Agriculture is Critical Infrastructure in a Crisis

Currently, the COVID-19 pandemic is putting a lot of strain on our country, as well as shifting society as we know it. Many of us are adjusting to “social distancing,” businesses are struggling to adapt and our daily lives are changing in ways we have not seen in a hundred years. To make it through this crisis, vital services become that much more important as people need access to water, medical services and other crucial infrastructure. This includes our food system and the industries that support them as many have rushed to stock up on supplies. The urgency for food makes sense, because without a safe, reliable system, our society could see some real hardships overnight. Luckily, federal, state and local entities are working together to ensure this does not happen.

Grocery stores are working diligently to keep shelves stocked, as well as adjusting hours to better meet the demands of consumers. Many are even dedicating periods of time strictly for senior citizens. The change is due to the overnight surge in demand as many of us made sure we had the proper amount of food for several weeks. This quick reaction by the general public has put an immense strain on our grocers. Fortunately, many of these businesses are tackling these problems head-on by mitigating the spread of the virus as well as serving the most vulnerable. What we the average citizens to do is simple; shop normally and stop hoarding crucial items.

At the state level, we must work with federal and local partners to ensure that farm and food manufacturing workers remain part of the crucial infrastructure needs. Animals and people alike need to be able to freely travel and work to keep the food supply flowing. Livestock and farmers’ markets need to continue to operate. At the same time, we need to do as much as possible to protect these entities from the spread of viruses, as well keep in check regular safety measures. At the federal level, they have already granted a temporary hours of service exemption for agriculture product haulers which will allow truckers to work overtime on delivering necessary food. These people are going to be overworked, exhausted but unable to quit. We need to do everything in our power to support them in their crucial duties.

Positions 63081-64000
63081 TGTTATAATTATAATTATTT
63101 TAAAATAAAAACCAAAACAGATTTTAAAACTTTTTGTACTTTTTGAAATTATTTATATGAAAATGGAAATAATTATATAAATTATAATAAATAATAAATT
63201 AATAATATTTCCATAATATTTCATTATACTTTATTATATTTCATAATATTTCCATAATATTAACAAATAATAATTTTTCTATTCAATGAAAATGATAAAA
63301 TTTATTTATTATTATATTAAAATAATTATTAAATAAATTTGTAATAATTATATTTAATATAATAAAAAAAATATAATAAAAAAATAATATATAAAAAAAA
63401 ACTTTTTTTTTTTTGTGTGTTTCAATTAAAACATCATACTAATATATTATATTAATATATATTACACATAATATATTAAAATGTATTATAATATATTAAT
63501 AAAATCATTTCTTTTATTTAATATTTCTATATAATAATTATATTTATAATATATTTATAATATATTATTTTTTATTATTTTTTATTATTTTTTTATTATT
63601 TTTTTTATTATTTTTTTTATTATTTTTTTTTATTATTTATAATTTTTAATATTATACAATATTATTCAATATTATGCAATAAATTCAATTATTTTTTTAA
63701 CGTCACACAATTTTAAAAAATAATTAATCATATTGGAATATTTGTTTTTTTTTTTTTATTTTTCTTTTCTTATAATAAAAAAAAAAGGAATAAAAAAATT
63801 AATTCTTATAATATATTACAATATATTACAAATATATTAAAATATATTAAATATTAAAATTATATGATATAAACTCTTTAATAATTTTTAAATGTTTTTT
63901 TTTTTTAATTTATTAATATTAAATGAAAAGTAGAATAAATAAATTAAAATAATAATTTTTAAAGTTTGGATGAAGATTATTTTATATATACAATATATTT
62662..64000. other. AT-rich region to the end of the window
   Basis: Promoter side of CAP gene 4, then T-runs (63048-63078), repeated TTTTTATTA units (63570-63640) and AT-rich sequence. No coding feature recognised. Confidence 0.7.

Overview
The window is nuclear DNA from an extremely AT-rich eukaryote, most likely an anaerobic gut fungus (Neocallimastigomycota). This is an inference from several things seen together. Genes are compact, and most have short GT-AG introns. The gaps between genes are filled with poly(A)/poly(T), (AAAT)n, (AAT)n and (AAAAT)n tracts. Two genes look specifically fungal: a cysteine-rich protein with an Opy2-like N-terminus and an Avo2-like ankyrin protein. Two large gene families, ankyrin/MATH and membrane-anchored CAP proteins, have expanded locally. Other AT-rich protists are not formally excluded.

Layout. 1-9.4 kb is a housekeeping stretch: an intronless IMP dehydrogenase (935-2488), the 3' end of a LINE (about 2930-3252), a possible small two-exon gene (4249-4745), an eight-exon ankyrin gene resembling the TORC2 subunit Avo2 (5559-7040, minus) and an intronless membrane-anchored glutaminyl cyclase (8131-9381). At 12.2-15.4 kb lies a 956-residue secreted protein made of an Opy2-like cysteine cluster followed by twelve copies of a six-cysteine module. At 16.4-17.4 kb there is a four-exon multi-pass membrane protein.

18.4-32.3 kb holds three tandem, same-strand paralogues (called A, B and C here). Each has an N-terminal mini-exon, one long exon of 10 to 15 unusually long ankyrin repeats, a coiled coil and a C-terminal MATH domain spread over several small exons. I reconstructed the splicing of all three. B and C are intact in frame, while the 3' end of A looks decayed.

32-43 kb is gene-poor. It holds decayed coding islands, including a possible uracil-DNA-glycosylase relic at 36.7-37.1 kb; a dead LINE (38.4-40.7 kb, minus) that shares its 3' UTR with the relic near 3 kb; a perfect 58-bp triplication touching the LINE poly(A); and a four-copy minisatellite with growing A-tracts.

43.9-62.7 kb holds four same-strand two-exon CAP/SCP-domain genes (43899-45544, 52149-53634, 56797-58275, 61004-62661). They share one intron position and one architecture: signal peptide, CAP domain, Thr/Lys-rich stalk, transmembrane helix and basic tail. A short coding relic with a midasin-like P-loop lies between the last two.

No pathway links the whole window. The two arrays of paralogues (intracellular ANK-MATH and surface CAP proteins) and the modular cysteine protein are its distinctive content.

With increase purchasing of food at grocers, the closure of dine-in for restaurants and haulers working overtime, we as a society must look at all food options; do not forget about your local farmer. This is a crucial time for these businesses. Many are just starting to plan for the growing season. If they know there is an increase demand, they can plan accordingly and step up during this crisis. Buying directly from the farmer will help those who have lost orders with the closure of restaurants and now face a potential surplus of product. Your support of these businesses is crucial to them, as well as the food system.

I am proud of how our food industries have responded during this crisis. They are working day and night to make sure food can get to the consumer, while maintaining a safe food supply. Keeping nutrition at a premium is how we beat this pandemic and we should show our gratitude is by supporting them in any way possible. Remember, don’t panic, plan accordingly and shop local as much as possible. We can get through this, but it will take all of us plowing the row. As the Commissioner of Agriculture, I am advocating that all livestock, farmers’ markets and other agriculture-based remain in operation. I hope you join me in supporting them.

Kent A. Leonhardt
West Virginia Commissioner of Agriculture

The West Virginia Department of Agriculture protects plant, animal and human health through a variety of scientific, regulatory and consumer protection programs. The Commissioner of Agriculture is one of six statewide elected officials who sits on the Board of Public Works.